Did he have cash on hand or in the bank to rent a hotel room/rooms for his family? or could he have rented a house while he was waiting for his insurance claim? Why didn't he go to his insurance first? he would have likely gotten alot more from his insurance than he would have from FEMA anyway. remember the average payout from FEMA is around $6k not enough to rebuild a house. If he would have went to his insurance company first and right after the tornado he more than likely would have had a check in his hand within 24 hours it wouldn't have been much but it would have been emergency funds to use for his family.

I don't know how the insurance companies were doing emergency fund checks in Tuscaloosa if they even were. but up here in Joplin most if not all insurance companies were giving out emergency fund checks to families when they filed their claim and told them it was an advance on their final payment.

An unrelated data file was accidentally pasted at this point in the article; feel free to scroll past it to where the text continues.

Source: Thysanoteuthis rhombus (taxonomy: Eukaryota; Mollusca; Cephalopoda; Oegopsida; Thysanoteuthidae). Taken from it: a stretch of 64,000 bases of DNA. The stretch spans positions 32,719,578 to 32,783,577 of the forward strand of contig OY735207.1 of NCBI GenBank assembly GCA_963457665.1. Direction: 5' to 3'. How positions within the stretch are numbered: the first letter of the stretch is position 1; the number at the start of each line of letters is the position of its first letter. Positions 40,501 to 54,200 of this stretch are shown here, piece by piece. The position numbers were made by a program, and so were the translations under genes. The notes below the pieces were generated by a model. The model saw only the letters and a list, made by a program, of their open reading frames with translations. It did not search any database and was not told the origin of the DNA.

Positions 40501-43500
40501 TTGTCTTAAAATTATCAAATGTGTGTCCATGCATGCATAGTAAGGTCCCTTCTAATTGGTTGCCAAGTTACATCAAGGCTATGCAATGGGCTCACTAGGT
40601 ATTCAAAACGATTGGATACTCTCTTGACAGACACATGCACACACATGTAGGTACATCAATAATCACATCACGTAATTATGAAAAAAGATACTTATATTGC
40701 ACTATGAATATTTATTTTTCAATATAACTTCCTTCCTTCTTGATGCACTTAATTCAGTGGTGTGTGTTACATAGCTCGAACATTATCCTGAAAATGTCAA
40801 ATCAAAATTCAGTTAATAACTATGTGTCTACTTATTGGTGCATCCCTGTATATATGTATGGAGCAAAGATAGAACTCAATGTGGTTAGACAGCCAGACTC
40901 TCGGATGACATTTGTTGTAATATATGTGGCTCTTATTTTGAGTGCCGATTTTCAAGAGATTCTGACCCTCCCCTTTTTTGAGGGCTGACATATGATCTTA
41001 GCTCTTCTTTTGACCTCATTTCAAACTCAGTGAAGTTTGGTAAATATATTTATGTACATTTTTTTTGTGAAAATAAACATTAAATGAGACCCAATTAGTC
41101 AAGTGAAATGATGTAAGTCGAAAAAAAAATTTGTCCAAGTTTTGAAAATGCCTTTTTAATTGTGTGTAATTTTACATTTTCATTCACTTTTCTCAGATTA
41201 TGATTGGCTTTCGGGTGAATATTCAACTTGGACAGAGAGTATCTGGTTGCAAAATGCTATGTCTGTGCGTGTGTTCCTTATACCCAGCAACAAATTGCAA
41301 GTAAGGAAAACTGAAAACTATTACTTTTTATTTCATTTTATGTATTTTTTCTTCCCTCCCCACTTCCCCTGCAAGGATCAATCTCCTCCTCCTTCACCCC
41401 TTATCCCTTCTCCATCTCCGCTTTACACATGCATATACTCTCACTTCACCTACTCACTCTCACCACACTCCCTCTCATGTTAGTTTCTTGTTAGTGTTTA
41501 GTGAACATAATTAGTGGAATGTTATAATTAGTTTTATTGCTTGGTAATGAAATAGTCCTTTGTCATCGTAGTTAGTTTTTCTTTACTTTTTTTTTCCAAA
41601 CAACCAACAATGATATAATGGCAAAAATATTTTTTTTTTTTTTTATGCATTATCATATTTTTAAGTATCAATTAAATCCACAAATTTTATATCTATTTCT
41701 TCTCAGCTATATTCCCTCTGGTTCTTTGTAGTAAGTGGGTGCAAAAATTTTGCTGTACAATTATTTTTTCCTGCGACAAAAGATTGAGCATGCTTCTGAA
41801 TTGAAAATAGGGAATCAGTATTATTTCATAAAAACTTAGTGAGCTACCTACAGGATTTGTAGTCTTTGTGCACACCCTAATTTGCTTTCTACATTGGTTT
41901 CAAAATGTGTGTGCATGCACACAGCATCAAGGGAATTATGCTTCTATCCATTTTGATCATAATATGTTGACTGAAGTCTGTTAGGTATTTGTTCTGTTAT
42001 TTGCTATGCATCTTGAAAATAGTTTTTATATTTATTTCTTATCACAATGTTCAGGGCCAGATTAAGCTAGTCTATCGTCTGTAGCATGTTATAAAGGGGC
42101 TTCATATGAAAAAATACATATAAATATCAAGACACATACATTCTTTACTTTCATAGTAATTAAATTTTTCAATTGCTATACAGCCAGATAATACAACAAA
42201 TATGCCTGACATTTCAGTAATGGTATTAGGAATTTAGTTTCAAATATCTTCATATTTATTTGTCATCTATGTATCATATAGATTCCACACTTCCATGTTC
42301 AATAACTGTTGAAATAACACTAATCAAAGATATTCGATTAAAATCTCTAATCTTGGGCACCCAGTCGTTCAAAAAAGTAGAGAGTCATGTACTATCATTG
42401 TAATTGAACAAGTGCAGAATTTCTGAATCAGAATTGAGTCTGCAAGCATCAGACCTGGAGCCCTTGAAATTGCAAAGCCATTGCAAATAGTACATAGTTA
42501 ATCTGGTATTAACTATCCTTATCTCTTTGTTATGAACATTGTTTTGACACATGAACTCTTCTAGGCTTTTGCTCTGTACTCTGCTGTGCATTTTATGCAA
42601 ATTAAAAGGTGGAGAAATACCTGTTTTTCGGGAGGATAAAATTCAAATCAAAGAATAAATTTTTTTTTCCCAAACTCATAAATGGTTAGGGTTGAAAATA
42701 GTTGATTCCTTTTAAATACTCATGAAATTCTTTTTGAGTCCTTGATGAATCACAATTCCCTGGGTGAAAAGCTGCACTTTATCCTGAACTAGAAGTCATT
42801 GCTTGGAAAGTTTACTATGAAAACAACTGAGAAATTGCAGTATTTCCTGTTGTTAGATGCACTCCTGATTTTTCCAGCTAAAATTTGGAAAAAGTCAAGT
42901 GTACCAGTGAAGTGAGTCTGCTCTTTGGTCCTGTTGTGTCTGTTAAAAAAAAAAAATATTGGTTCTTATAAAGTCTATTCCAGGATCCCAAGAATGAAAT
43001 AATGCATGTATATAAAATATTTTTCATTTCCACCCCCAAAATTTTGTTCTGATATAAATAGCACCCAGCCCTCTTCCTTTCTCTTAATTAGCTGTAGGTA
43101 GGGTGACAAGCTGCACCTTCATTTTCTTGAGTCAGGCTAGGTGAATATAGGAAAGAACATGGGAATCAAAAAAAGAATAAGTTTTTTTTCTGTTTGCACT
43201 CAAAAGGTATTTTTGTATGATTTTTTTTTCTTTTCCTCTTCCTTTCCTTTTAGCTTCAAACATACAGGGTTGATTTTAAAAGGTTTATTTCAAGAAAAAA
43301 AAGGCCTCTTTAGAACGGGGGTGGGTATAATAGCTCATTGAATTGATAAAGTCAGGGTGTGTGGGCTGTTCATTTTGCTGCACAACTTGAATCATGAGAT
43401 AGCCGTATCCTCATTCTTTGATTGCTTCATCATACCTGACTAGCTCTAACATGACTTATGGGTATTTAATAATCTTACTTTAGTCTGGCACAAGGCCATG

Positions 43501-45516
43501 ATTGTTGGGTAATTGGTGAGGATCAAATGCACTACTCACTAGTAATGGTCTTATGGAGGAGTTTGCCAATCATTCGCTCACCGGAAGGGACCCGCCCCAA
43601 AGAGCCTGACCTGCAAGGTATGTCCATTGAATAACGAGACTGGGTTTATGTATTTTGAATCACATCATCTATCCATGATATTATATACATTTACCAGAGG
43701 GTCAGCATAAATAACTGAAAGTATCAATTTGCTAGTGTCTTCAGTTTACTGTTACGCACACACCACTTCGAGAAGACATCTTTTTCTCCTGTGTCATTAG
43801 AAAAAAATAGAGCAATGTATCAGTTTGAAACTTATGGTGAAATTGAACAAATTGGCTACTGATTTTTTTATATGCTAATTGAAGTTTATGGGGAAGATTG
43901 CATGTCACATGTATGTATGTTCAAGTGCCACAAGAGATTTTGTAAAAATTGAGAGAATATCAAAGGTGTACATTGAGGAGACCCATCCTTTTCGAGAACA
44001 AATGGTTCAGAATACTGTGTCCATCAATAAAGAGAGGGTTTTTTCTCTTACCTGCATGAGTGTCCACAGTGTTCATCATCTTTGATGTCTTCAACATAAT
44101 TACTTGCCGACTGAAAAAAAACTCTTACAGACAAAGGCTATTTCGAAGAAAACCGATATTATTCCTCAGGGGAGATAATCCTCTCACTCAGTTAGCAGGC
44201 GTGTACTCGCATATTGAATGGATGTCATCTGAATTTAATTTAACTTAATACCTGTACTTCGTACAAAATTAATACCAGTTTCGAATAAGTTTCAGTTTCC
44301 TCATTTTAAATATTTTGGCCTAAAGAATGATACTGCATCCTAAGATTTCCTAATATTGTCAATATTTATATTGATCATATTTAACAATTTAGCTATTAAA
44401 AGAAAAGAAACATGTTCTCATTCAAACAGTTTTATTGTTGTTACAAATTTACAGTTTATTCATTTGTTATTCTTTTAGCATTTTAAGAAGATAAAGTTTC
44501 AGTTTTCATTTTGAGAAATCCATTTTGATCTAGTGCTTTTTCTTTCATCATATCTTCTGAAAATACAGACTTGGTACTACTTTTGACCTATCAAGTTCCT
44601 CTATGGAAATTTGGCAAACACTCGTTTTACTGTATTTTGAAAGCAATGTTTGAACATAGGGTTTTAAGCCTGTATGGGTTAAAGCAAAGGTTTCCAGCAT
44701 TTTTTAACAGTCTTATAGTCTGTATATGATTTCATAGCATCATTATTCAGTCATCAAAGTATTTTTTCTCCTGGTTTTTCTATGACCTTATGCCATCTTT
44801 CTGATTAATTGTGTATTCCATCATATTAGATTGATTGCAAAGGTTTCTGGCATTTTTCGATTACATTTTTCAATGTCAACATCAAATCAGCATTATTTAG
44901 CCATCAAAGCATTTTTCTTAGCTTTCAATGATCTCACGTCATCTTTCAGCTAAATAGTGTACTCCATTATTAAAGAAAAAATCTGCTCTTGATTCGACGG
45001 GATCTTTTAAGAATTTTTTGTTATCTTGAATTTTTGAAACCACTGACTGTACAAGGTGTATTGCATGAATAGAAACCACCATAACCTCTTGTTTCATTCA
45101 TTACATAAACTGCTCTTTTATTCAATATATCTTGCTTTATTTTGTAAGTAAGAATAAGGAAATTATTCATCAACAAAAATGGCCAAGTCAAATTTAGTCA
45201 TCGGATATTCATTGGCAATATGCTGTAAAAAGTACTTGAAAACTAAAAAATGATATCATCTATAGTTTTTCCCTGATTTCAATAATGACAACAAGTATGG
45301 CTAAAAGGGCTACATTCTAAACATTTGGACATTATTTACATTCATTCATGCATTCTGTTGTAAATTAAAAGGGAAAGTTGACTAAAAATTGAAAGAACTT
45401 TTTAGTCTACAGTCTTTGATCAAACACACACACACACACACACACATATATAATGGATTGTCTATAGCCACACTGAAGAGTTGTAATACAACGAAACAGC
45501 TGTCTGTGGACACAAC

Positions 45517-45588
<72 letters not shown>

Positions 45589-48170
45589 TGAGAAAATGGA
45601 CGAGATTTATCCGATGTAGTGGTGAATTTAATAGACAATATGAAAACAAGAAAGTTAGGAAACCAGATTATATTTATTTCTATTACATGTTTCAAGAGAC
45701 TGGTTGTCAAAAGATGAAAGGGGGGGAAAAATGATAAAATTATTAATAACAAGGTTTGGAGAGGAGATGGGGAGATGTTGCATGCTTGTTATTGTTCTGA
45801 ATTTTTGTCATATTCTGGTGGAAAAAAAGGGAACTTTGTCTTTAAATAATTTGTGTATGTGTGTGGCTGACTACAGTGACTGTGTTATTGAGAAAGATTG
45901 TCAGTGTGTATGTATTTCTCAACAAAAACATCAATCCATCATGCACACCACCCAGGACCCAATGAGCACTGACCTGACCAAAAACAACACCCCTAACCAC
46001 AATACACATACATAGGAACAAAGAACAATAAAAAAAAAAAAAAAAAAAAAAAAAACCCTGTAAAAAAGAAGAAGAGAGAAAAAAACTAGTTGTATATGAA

I have a pretty good idea why he was denied for temporary housing assistance to. if both he and his wife were employed they probably made to much money to qualify.

also if he needed help finding a place to stay why didn't he get in touch with the red cross, they also offer temporary housing assistance in the wake of a natural disaster.

everyone jumps on FEMA when stories like this get reported but no one ever asks the questions i have asked in this thread.